Oils, acrylics, watercolors – how does one tell the difference? Why do they matter? Understanding media can help you appreciate art – and the skill involved in using a notoriously tricky medium. It can deepen your intimacy with a painting you love by seeing it through the eyes of the creator. Media can also be a variable to contemplate as you curate your own collection. The wall space in your bedroom might ask for a romantic oil on canvas, while the bathroom calls for watercolor under glass. Here is a quick run-through of four common wet media and the ways in which they can open up an artist's creativity.
Watercolor is a highly translucent medium, traditionally painted on cotton paper. Watercolor techniques can be finicky and prone to accidents - requiring flexibility, unless you have the precision of Audubon. Such accidents, however, can also jog an artist's creativity, summoning their resourcefulness to transform mistakes into blessings. Watercolor pigment, when applied to a damp page, will bloom and spread in unpredictable ways. Katarina Wong uses this technique of wet-on-wet in “Untitled 10” for a marbled background resembling pink burlwood.
Oil paint has a creamy quality - heavier than watercolors and requiring a sturdier canvas. The slow drying time (up to three weeks) of oil paint allows an artist to mull over details and scrape out mistakes at their leisure. This can make oil painting a slow process – John Currin who works primarily in oils completes “no more than ten pictures in a good year, and some years it's more like two or three”(The New Yorker 2008). Oil paintings often have a luminous quality, created by layering complementary colors. The glow of Janet Pedersen's “Blue Music School” capitalizes on this aspect of oils; the blue paint allows the orange underpainting to shimmer through in little glimpses.
The artist who works in short bursts of energy may prefer acrylics. Acrylic paint has a faster drying time, expediting fine details, but also making flat washes or soft blends more difficult to paint. Acrylics are also completely opaque, preventing blending through layering. These qualities can give acrylic paintings a sharper and sometimes harsher look than oils or watercolors. Other techniques such as Jackson Pollock's drip painting also favor the artist with high energy. In “Superdome,” Daniel Rosenbaum uses acrylics to create an almost photorealistic richness of detail.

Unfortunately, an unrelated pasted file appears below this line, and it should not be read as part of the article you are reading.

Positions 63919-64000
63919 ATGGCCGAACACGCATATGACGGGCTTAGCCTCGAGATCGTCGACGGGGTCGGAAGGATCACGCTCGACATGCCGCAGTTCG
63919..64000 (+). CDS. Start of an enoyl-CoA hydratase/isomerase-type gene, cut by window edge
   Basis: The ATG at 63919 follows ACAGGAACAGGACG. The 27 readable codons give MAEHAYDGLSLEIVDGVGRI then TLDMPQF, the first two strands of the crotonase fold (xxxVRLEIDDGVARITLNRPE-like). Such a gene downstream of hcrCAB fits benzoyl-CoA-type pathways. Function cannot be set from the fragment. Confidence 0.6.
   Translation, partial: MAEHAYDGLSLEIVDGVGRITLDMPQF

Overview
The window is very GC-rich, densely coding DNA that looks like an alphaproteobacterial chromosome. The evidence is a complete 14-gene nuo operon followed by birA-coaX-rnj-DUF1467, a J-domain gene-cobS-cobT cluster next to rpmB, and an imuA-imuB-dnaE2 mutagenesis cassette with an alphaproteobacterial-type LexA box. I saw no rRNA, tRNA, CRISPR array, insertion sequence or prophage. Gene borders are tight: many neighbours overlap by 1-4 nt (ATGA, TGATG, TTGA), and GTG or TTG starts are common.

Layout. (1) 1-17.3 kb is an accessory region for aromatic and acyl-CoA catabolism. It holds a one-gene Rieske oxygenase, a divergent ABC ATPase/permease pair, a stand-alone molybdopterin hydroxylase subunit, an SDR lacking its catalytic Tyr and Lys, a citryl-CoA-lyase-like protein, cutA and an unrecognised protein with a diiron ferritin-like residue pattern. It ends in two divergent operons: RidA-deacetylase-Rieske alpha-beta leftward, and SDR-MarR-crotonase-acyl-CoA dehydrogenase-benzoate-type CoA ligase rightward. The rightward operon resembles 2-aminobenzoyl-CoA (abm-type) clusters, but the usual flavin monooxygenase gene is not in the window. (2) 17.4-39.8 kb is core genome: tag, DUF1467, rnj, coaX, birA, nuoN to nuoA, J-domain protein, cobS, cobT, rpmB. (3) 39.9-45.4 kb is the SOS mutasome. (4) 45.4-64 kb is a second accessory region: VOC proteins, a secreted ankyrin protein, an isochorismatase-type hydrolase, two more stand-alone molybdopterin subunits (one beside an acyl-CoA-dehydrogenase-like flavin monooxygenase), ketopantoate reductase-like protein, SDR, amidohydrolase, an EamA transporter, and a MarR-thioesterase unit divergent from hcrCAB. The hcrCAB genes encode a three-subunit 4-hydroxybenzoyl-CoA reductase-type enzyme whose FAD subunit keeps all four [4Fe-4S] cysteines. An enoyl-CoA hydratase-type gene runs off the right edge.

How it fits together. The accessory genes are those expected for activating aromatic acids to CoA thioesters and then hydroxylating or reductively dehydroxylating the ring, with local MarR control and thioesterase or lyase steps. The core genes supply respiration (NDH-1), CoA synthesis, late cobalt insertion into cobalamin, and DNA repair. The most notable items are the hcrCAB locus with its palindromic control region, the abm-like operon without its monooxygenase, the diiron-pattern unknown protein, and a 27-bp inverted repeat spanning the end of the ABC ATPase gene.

Silkscreen printing is a complicated multi-step process of burning images onto fine mesh, pulling prints, and repeating the process separately for each color added. When silkscreening, an artist turns methodical, planning the logical order of colors and how they will combine on the page or printing a series of variations such as Warhol's fluorescent Marilyns. In “Line Series Monoprint No. 02” Dana McClure manipulates the translucency of her silkscreen inks for a lively play of color. As with optical illusions, the viewer can see a silkscreen print in multiple ways - pick out a single color and contemplate what its silhouette reveals, and then step back and appreciate the overall impression created by the overlaps of color.
Why be limited to just one medium? Some artists are always exploring ways to misappropriate their tools in resourceful ways. Everyday objects such as conversation hearts could inspire a sugary collage (Untitled by Alex Nunez). Certain media do not mix, like oil (paint) and water (color), but others such as ink and silkscreen are a happy marriage. Understanding wet media is a process that continuously changes as artists invent creative ways to push and combine media. When looking for emerging artists, you may find that a new quirk or strange technique catches your eye